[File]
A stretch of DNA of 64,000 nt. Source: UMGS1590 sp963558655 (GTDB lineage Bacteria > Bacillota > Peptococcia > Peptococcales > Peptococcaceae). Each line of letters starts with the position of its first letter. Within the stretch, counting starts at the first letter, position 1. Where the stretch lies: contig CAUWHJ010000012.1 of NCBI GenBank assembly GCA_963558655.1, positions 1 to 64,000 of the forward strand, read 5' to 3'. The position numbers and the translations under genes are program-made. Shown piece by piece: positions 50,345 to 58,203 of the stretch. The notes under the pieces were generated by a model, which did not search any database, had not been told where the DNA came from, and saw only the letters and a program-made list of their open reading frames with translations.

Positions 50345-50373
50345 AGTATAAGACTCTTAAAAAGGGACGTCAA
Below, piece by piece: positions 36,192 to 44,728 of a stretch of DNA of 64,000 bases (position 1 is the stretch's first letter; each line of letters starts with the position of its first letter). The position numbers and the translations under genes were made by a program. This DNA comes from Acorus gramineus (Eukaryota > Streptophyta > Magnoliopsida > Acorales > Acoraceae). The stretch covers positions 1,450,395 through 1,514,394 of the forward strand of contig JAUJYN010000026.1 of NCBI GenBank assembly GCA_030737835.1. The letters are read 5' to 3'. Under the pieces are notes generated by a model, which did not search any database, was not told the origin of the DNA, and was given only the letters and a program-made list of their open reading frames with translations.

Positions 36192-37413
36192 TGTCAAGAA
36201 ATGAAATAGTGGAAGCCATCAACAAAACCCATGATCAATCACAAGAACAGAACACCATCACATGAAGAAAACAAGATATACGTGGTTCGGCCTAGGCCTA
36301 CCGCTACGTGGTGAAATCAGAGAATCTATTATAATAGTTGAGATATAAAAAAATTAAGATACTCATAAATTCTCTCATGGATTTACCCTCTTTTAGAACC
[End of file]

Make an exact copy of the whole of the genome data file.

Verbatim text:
A stretch of DNA of 64,000 nt. Source: UMGS1590 sp963558655 (GTDB lineage Bacteria > Bacillota > Peptococcia > Peptococcales > Peptococcaceae). Each line of letters starts with the position of its first letter. Within the stretch, counting starts at the first letter, position 1. Where the stretch lies: contig CAUWHJ010000012.1 of NCBI GenBank assembly GCA_963558655.1, positions 1 to 64,000 of the forward strand, read 5' to 3'. The position numbers and the translations under genes are program-made. Shown piece by piece: positions 50,345 to 58,203 of the stretch. The notes under the pieces were generated by a model, which did not search any database, had not been told where the DNA came from, and saw only the letters and a program-made list of their open reading frames with translations.

Positions 50345-50373
50345 AGTATAAGACTCTTAAAAAGGGACGTCAA
Below, piece by piece: positions 36,192 to 44,728 of a stretch of DNA of 64,000 bases (position 1 is the stretch's first letter; each line of letters starts with the position of its first letter). The position numbers and the translations under genes were made by a program. This DNA comes from Acorus gramineus (Eukaryota > Streptophyta > Magnoliopsida > Acorales > Acoraceae). The stretch covers positions 1,450,395 through 1,514,394 of the forward strand of contig JAUJYN010000026.1 of NCBI GenBank assembly GCA_030737835.1. The letters are read 5' to 3'. Under the pieces are notes generated by a model, which did not search any database, was not told the origin of the DNA, and was given only the letters and a program-made list of their open reading frames with translations.

Positions 36192-37413
36192 TGTCAAGAA
36201 ATGAAATAGTGGAAGCCATCAACAAAACCCATGATCAATCACAAGAACAGAACACCATCACATGAAGAAAACAAGATATACGTGGTTCGGCCTAGGCCTA
36301 CCGCTACGTGGTGAAATCAGAGAATCTATTATAATAGTTGAGATATAAAAAAATTAAGATACTCATAAATTCTCTCATGGATTTACCCTCTTTTAGAACC